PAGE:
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The shrines of Oyo

with Chief schnapps, it is easier to communicate with the spirits
with Chief schnapps, it is easier to communicate with the spirits
Oyo, the city where the Alaafin is residing, is hosting many compounds dedicated to the gods of the Yoruba religion. A number of families are residing inside the compound under the authority of an elder and priest called Baba. Somewhere in the compound is a shrine dedicated to a particular yoruba deity. These days the ancient religion of the Yorubas is in a complex situation. Islam and Christianity have become the mainstream religions which have made significant inroads in the population while the ancient cult of the Yorubas is being worshipped discretely by a minority of people. A few years back being an official worshipper could get you excluded from attending school, says Paula the cultural attache to the Alaafin, but this is gradually changing. Obviously monotheist cults are incompatible with ancient religions but in practice many muslims and christians will somehow have a form of relationship with the ancient cult because of juju or voodoo. Also every family is worshipping its ancestors in the form or spirits (egungun) every year.

The compound of Sango

In its center, surrounded by a number of traditional houses made of mud-bricks and corrugated iron roofs, is a large mud building that cannot be visited by any one except the priests of Sango and the King during the first day of the crowning ceremony, where he will swap roles with the high priest of Sango and leave the Sango shrine as King without being allowed to see the Sango high-priest again. The center of the shrine has trees which can be seen from outside. It looks like a little oasis in the area where the ground is made of red earth. The front wall of the shrine is painted red and has white stripes as well as a few symbols painted over it.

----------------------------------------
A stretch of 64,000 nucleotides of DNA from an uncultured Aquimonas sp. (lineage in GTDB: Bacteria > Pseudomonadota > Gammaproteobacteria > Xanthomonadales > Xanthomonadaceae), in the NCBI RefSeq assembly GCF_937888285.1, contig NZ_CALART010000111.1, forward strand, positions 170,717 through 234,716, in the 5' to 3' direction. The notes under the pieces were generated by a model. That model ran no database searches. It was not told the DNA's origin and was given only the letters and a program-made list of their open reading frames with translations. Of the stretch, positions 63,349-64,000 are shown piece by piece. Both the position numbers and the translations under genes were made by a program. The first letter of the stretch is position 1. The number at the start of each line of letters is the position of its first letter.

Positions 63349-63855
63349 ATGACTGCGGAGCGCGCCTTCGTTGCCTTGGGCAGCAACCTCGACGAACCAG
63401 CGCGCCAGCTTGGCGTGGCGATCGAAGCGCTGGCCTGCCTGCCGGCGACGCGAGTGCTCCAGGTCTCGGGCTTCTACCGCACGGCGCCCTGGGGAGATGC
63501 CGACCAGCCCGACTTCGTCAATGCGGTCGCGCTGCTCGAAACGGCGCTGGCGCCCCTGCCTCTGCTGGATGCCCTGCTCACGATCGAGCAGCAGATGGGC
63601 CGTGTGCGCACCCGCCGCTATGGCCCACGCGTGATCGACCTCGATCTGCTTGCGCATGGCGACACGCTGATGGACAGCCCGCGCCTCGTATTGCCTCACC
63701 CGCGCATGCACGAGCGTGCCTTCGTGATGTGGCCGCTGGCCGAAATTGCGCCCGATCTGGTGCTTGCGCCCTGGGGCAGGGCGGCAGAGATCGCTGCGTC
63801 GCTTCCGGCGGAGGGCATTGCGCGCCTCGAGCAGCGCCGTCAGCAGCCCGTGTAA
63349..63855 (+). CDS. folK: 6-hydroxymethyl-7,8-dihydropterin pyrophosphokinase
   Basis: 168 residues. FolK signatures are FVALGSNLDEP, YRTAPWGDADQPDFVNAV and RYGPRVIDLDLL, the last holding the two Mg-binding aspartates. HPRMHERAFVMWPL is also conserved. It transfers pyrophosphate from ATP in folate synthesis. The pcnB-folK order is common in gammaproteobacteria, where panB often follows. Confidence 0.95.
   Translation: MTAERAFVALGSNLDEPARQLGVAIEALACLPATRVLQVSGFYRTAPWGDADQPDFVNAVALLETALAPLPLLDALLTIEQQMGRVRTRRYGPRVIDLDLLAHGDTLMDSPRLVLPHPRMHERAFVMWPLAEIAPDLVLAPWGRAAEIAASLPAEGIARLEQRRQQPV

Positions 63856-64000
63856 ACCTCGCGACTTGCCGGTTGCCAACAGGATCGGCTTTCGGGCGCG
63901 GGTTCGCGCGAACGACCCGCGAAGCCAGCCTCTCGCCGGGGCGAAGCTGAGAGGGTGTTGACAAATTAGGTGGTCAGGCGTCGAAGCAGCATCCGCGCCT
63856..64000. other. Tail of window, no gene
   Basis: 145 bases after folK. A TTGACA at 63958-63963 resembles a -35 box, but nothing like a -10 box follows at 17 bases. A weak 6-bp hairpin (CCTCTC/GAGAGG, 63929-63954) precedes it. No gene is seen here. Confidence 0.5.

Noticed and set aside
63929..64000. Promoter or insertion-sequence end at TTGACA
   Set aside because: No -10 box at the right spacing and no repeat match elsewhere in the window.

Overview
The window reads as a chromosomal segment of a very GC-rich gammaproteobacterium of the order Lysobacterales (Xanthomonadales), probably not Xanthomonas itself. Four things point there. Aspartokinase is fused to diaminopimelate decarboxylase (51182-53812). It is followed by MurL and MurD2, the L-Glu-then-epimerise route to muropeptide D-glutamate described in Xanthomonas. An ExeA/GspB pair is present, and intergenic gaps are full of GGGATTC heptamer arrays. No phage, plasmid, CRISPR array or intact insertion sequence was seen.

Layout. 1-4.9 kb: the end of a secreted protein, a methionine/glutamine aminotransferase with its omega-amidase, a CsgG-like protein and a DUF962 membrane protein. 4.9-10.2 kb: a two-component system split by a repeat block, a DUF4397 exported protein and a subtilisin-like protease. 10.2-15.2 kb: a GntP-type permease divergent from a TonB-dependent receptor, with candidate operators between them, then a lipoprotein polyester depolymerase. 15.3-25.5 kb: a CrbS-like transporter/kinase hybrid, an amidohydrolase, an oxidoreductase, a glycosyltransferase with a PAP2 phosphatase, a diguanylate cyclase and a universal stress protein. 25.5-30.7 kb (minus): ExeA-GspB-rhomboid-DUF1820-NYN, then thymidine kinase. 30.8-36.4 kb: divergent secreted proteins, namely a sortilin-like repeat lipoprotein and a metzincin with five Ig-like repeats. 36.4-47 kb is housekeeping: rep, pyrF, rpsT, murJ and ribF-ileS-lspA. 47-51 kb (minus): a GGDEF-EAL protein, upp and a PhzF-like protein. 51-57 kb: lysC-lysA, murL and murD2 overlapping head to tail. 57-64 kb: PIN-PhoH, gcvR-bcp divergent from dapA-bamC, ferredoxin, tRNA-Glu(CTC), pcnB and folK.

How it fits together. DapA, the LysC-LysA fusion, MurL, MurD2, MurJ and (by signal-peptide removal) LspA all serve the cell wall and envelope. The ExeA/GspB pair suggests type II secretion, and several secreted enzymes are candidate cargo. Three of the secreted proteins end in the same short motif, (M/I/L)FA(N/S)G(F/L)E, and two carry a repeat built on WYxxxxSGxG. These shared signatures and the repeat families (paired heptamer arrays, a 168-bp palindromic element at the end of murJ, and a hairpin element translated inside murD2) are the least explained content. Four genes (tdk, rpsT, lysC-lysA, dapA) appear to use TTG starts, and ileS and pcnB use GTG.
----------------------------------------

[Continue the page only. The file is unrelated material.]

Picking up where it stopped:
the high priest of Sango in front of the shrine's door
the high priest of Sango in front of the shrine's door

The compound of Obatala


Baba Adisa reading the message from the Kola nut
Baba Adisa reading the message from the Kola nut
we stopped in another compound where Baba Adisa, a priest of Obatala the divinity of pureness, made an offering with a kola nut. Before the offering, every person wanted to be included in the blessing would have to be touched on the forehead with the kola nut. Then some money would be put on the floor next to the kola nut and the priest would spray them with water and shake a small bell, recite some prayers before reading the message of the kola nut that would then be cut in small pieces and spread among the onlookers to eat. Kola nut tastes very bitter.

The compound of Oduduwa



The compound of Baba Iyaji is dedicated to Oduduwa. He is the Baba of the 6th generation. We entered the compound in a vast courtyard with few fully grown trees providing shade to the participants of an upcoming procession. One of them had its trunk surrounded by a wall of roughly 1.2m high that was serving as a shelter to a crocodile, allegedly 30 or 40 years old. The crocodile was sleeping as we came but was soon to be awoken by a man who poked it with a metal bar.
Baba Iyaji gave an audience in a inner courtyard where he sat on a tired wooden throne in the shade of a roof. the side of the courtyard had banks for elders and guests to sit around.
The whole extended family was gathered, some drummers were summoned and the wives of Baba Iyaji came to salute the old man bowing down in front of him. One of them rolled from side to side. The other wives were dancing together. Speeches were made to welcome the guests. We then had a look at the graves of the 6th ancestors of Baba Iyagi buried all -around the inner courtyard in covered passage-way. A white calabash, whitened was put in each of the niches above the graves. Some objects belonging to the ancestors were included in the wall above the entrance of the niche, like bowls of porcelain.

Baba Iyaji (seated) and his entourage
Baba Iyaji (seated) and his entourage

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